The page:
"Growing up, my disability was all I ever knew. In hindsight, I see that as a kid it was hard to be different. Now that I teach teenagers, I recognize that everyone has their own insecurities and everyone feels that everyone else is staring at them. For me, it was different because I wore mine. Mine was out there for the world to see. I have pictures of myself as a child pulling my sleeve down over my hand, and gripping it so you couldn’t tell my hand was different. That makes me a bit sad looking back, but it was how I survived and how I felt normal growing up.
In everything I felt different. In PE, I didn’t want to participate at first because I was so afraid of messing up and everyone knowing why. Oddly enough, it’s sport that has given me the most confidence in life.
I was 18 when I first started rowing at the University of Manitoba. I was playing intramurals but wasn’t getting the satistication I used to get from playing competitively, so I started looking for something else. Rowing was not the obvious option for someone with a hand disability, but I decided to go and see what would happen. Part of me thought that I would be told I couldn’t do it, but instead I found a very welcoming community who bent over backwards to make it possible for me, whether it was connecting me with people who help with prosthetics, or exploring the different ways that I could get involved with rowing.
When I first started rowing there was no pararowing. I started rowing in 2000, which was the year leading up to the Canada Summer Games 2001. I happened to fall into the age category to attend, so I was quickly put into the training group for Manitoba and ended up making the eight to represent Manitoba. We earned a bronze medal.
My international career is linked to my experience at the Canada Summer Games. Marnie McBean was the rowing presenter for the medal ceremony, and she shook my right hand, which is where my disability is. She approached me after the medal ceremony and started asking me about my rowing journey. At the time, she was on the Board of Rowing Canada, and the decision to include rowing in the 2008 Paralympics had just been made. She mentioned that there was someone in the country who was also a potential future teammate.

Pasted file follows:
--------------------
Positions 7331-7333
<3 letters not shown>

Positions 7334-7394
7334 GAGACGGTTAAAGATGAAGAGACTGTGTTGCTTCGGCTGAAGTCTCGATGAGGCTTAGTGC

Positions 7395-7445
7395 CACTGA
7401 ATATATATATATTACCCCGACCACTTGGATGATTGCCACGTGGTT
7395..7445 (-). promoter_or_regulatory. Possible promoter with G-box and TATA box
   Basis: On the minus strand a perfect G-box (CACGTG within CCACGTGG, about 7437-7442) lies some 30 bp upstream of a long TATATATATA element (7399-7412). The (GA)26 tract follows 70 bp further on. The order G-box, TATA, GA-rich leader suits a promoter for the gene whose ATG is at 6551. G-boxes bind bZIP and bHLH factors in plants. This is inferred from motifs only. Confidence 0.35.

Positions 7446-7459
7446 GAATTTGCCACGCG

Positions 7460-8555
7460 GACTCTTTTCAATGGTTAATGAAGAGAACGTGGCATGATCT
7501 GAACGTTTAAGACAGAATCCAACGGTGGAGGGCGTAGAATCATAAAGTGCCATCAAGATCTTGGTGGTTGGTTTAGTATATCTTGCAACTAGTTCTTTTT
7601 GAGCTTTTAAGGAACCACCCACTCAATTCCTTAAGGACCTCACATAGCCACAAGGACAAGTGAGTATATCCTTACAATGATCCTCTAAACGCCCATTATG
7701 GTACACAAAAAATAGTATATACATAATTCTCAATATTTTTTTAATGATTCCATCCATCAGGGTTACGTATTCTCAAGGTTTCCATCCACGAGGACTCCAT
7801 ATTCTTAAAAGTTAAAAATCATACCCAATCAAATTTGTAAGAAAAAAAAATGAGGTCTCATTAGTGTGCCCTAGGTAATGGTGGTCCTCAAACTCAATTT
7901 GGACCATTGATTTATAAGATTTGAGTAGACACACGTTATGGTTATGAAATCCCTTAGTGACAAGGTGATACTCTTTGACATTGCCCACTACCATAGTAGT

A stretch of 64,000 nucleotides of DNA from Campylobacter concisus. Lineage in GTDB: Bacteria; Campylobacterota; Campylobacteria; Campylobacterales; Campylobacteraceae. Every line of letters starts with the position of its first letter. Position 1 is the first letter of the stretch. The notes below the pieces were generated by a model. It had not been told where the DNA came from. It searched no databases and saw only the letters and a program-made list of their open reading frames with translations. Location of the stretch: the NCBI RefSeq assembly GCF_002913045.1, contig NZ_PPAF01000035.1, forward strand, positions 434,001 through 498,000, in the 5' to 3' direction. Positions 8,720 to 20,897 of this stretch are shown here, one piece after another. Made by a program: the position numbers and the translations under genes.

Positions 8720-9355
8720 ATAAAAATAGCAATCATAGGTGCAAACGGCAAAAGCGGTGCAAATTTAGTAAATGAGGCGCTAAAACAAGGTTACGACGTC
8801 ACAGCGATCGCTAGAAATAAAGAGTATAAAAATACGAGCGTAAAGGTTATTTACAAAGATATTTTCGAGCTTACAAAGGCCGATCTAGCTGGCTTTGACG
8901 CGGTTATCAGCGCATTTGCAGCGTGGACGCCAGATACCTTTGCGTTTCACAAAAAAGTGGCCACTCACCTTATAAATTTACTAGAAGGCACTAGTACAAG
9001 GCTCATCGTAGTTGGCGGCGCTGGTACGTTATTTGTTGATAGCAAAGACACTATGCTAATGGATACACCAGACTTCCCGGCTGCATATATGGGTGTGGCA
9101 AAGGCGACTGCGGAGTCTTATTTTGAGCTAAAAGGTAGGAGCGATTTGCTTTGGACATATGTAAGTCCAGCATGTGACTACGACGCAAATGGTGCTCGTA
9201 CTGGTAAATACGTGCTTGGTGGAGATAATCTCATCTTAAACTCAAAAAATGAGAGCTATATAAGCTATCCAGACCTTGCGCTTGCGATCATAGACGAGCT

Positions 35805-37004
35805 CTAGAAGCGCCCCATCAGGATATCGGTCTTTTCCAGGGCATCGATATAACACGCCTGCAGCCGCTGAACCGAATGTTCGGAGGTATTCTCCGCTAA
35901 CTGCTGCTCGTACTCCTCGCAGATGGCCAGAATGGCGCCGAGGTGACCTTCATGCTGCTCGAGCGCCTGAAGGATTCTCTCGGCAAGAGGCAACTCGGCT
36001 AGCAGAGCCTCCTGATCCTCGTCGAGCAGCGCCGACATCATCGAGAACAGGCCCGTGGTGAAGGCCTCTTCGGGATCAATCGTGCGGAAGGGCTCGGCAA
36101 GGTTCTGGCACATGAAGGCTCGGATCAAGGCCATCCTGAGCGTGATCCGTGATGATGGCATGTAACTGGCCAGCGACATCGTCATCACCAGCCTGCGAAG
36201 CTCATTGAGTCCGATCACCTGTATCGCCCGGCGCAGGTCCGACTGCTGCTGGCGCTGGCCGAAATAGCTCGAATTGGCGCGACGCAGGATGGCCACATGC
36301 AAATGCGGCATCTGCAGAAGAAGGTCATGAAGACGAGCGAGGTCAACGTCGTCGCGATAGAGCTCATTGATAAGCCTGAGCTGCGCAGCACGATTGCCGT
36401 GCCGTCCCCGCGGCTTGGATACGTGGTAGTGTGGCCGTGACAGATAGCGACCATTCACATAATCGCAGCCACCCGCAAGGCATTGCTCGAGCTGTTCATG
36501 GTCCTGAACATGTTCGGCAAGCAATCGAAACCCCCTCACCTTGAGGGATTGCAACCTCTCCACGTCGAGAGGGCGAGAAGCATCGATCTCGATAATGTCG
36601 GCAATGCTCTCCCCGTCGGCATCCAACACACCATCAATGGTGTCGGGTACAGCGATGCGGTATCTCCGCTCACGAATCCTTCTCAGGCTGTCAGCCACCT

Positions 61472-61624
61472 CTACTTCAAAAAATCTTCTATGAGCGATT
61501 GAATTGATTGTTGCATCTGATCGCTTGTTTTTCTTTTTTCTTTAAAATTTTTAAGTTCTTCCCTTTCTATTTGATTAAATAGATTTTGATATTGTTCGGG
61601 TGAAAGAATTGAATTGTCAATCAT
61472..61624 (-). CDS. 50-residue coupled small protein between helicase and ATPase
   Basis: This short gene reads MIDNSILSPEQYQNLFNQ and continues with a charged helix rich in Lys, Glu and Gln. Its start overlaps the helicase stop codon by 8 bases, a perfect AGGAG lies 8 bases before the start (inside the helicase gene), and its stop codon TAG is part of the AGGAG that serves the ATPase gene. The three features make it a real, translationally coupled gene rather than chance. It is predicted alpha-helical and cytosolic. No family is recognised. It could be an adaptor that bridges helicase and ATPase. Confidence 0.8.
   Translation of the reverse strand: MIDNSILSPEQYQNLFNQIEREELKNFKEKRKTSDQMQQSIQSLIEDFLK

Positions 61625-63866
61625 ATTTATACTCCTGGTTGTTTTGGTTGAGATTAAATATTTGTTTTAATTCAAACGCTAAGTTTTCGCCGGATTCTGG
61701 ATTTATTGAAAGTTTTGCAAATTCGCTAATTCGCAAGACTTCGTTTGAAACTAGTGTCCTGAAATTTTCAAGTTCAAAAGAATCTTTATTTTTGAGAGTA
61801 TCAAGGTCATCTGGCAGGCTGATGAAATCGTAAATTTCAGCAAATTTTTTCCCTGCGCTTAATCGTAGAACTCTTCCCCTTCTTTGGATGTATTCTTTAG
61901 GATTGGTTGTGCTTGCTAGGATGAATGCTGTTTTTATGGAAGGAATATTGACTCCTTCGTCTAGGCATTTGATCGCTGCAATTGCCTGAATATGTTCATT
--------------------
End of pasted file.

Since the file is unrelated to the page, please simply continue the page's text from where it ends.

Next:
I rowed in my first World Championship in 2006 in the coxed four. It’s cliche, but there aren’t a lot of words to describe what it feels like to represent your country, especially for the first time. It’s just a lot of raw emotion. Placing the sticker of the Canadian maple leaf on the oar is reserved for the World Championships, Paralympics or Olympics. Putting that on was very special. I think I was pretty numb to it all until I got to the startline of my first international race and realized, as I read the name Canada on the back of my teammate in front of me, that I was representing my country and that this was all really happening. I don’t think I breathed for the first 300m of that first race because I was so overwhelmed by that emotion.
Winning wasn’t always the highlight of my rowing career. I have been reflecting on this a lot knowing that this interview was coming, and I realized it’s all the in-between times that stick out the most. Yes, I miss getting out on the water, warming up and grinding out a workout and being so exhausted at the end of the day that I could barely bring my fork to my mouth to feed myself dinner. I do miss that. But the times in between where you have the “ah ha” moments with your own training, or you have a really good practice with your teammates, those are the moments that really stick with me.